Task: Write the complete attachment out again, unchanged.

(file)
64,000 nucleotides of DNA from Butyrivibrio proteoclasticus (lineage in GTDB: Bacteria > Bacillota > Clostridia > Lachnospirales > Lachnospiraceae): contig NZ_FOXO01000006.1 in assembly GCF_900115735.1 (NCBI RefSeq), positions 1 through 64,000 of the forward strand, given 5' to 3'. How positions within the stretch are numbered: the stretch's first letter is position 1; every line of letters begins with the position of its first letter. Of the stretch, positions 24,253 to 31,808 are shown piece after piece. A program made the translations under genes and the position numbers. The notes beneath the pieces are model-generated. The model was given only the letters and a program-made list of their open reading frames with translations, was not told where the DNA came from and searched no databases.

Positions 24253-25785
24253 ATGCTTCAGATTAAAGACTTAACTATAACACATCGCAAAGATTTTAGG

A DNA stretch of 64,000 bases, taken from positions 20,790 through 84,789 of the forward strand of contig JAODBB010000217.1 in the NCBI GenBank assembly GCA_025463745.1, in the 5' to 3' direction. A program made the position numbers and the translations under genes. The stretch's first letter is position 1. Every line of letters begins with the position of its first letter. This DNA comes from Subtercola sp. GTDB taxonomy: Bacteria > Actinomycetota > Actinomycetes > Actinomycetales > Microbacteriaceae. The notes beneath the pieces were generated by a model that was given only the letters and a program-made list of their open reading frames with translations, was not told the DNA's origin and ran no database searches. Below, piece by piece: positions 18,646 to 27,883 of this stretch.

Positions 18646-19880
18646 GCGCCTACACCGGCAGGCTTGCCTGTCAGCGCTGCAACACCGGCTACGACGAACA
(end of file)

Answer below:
64,000 nucleotides of DNA from Butyrivibrio proteoclasticus (lineage in GTDB: Bacteria > Bacillota > Clostridia > Lachnospirales > Lachnospiraceae): contig NZ_FOXO01000006.1 in assembly GCF_900115735.1 (NCBI RefSeq), positions 1 through 64,000 of the forward strand, given 5' to 3'. How positions within the stretch are numbered: the stretch's first letter is position 1; every line of letters begins with the position of its first letter. Of the stretch, positions 24,253 to 31,808 are shown piece after piece. A program made the translations under genes and the position numbers. The notes beneath the pieces are model-generated. The model was given only the letters and a program-made list of their open reading frames with translations, was not told where the DNA came from and searched no databases.

Positions 24253-25785
24253 ATGCTTCAGATTAAAGACTTAACTATAACACATCGCAAAGATTTTAGG

A DNA stretch of 64,000 bases, taken from positions 20,790 through 84,789 of the forward strand of contig JAODBB010000217.1 in the NCBI GenBank assembly GCA_025463745.1, in the 5' to 3' direction. A program made the position numbers and the translations under genes. The stretch's first letter is position 1. Every line of letters begins with the position of its first letter. This DNA comes from Subtercola sp. GTDB taxonomy: Bacteria > Actinomycetota > Actinomycetes > Actinomycetales > Microbacteriaceae. The notes beneath the pieces were generated by a model that was given only the letters and a program-made list of their open reading frames with translations, was not told the DNA's origin and ran no database searches. Below, piece by piece: positions 18,646 to 27,883 of this stretch.

Positions 18646-19880
18646 GCGCCTACACCGGCAGGCTTGCCTGTCAGCGCTGCAACACCGGCTACGACGAACA